So what I'm really after (and thanks for helping me understand) is "what's next with oolong". I say this because I see more depth...like a hierarchy diagram where oolong has so many layers beneath, both across and down. I've only touched on a few of those options, so I can go wider to try very different types of oolong, and/or deeper so I can explore one by age, bush, vendor, etc. For example, I really like Dan Cong after trying just one sample, but there looks to be so much Dan Cong options (as I read on Tea Habitat). For you oolong lovers, what was your journey (I know we're all different...but this is a public forum :) )

Hope this makes sense, and thanks!


It makes sense to me. I tried different types of oolong and fell in love with yancha. The way that I proceeded was by buying from some of the top vendors often mentioned here, that sell samples. For example, I contacted Tea Urchin by email and was able to buy 10 grams each of a variety of teas. That's a way to explore a category without loading up on vast quantities of tea that you may find you don't enjoy, which can prove expensive. They sell taiwan and dancong as well as yancha.

There are other vendors like Tea Urchin that sell sample sizes - its a way to create your own OTTI.
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Re: Tea journey - what's next

Postby hopeofdawn » Jun 29th, '14, 03:22

Personally, oolong is one of my favorite types of tea, and I love exploring different kinds. I would say that if you haven't already, try seeking out new teas, and possibly higher-end teas, as well as refining your techniques with old favorites. Taiwanese oolong is a very different animal than Chinese oolongs, and different regions of China produce very different profiles as well. And you don't have to limit yourself to oolongs--there are some really interesting teas popping up in Africa, New Zealand, Hawaii. Most of them are pretty pricey, but that's why I save them for special treats and only buy a little when I can afford it. It's very fun to explore how the terroir and skill of the teamaker can change a tea, whether it be an oolong, a green or even a white!
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Postby bonescwa » Jun 29th, '14, 20:39

Compare high end and low end and see if there is enough of a difference in quality to justify the price. Experiment with things you aren't "supposed" to do. Once you get over the idea that every time you sit for tea it has to be amazing, you start to experiment and find new ways. I know I was skeptical of this "gong fu cha" being as complicated as people make it out to be. Small things really do make big differences, and you want to brew enough different things that you develop an intuition. So for those just starting out, I would recommend high quality tea, lots of attention to leaf/water ratio, timing, etc to made sure they get something that tastes great and doesn't turn them off of tea. Once you get to the idea that you're going to stick with it, just make a lot of tea, every day if you can. Brew garbage tea, good tea, great tea every way you can think of. Compare vendors and qualities/price points. Invest in some nice equipment.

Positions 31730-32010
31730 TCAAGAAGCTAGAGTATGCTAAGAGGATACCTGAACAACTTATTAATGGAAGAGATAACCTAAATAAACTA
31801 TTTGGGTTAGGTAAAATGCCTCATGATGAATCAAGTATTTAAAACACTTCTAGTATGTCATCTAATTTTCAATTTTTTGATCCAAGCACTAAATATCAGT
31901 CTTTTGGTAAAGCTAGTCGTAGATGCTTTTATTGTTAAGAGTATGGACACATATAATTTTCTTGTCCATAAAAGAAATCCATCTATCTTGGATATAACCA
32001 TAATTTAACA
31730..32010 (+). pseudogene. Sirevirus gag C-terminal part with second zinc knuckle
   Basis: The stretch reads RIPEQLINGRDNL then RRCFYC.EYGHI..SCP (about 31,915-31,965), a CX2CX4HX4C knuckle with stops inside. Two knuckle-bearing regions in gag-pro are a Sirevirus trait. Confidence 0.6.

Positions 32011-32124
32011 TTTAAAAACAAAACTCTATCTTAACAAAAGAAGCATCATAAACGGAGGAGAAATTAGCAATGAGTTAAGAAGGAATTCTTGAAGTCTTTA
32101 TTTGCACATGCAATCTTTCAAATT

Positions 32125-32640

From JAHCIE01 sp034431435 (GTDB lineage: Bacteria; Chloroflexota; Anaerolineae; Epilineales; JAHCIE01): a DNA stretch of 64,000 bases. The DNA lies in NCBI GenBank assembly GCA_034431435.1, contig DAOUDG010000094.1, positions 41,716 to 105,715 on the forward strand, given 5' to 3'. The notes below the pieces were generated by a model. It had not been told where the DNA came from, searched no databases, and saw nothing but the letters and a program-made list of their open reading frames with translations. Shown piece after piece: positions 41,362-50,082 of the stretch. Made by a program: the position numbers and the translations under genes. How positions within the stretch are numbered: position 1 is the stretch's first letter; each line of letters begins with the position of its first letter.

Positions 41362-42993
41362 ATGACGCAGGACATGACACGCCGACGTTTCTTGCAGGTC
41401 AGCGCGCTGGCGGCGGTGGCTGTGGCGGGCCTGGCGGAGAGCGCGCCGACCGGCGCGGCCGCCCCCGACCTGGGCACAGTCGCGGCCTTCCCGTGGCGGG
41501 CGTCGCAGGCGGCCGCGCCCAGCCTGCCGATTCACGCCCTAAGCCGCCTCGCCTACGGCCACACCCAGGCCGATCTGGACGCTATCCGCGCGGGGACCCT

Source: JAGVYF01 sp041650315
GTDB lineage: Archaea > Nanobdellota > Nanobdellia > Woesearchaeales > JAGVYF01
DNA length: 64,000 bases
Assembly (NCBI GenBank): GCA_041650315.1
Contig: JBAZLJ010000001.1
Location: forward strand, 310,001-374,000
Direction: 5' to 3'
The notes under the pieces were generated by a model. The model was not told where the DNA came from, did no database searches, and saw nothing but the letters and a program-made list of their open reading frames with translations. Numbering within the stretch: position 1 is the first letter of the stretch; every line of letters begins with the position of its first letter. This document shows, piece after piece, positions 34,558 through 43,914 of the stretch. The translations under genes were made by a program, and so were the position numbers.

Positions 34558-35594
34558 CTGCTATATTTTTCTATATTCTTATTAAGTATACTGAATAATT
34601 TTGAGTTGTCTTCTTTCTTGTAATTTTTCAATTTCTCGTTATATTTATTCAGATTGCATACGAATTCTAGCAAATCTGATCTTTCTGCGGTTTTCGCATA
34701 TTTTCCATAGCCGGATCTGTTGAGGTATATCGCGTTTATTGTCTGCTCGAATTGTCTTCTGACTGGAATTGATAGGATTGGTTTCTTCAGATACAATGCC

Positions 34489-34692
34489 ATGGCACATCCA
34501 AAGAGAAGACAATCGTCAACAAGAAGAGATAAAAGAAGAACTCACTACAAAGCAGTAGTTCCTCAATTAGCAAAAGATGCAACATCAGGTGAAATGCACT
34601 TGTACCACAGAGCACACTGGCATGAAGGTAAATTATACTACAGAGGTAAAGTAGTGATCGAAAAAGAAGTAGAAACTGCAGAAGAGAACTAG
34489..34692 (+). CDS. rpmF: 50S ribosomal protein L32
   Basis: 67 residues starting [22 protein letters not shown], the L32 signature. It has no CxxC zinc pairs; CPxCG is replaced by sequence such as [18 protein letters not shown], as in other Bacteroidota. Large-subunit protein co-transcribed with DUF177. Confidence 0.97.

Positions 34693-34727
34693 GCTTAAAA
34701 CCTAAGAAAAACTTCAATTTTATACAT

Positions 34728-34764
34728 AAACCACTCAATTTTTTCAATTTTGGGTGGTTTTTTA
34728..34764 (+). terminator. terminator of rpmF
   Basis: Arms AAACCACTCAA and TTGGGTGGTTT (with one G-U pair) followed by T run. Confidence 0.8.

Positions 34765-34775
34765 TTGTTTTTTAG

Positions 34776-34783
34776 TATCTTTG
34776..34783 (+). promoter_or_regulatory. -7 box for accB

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Re: Tea journey - what's next

Postby mcrdotcom » Jul 2nd, '14, 07:54

Noonie wrote:I've been drinking quality loose tea from vendors recommend here for about two years. My current pattern is 2 cups of Sencha when I wake up, a couple more mid-morning and then a gong fu session with oolong after dinner. I also dabble with Gyokuro. In terms of oolong I've had Wuyi, TGY, Dan Cong and others (entry to mid price). I have a couple kyusu's and Gaiwans, and one yixing.

Those with more years experience have probably been in a similar spot...where you have a good grounding in varieties of tea, technique, some teaware, and varying levels of experimentation. So what's next? Continue to try different teas, aged teas, single bush and other specialties, different vendors (all of the above)? I feel like I know my Sencha and have ones I like more than others. But with Oolong there is so much out there...



Would you consider matcha to mix up the green tea spectrum?

Also, goashan would be a good place to go with the oolong. Start at the low end, and move up to the highest end you can get, slowly (no one wants to break the bank). Experiment with roasting your own green oolongs. Experiment with different levels of roasted TGY perhaps? There is sooooo much you can do to mix it up.

After some time we all become experienced tea drinkers with our own brewing styles and taste preferences, but in reality most of us know about 1% of the total picture. Tea is something not even a true tea master can achieve 100% clarity on, and this is why it never becomes boring :D There is a new harvest every year, and so there is always something new to look forward to!

Also, try comparing organically grown oolongs to non-organic...

Think outside the box! XD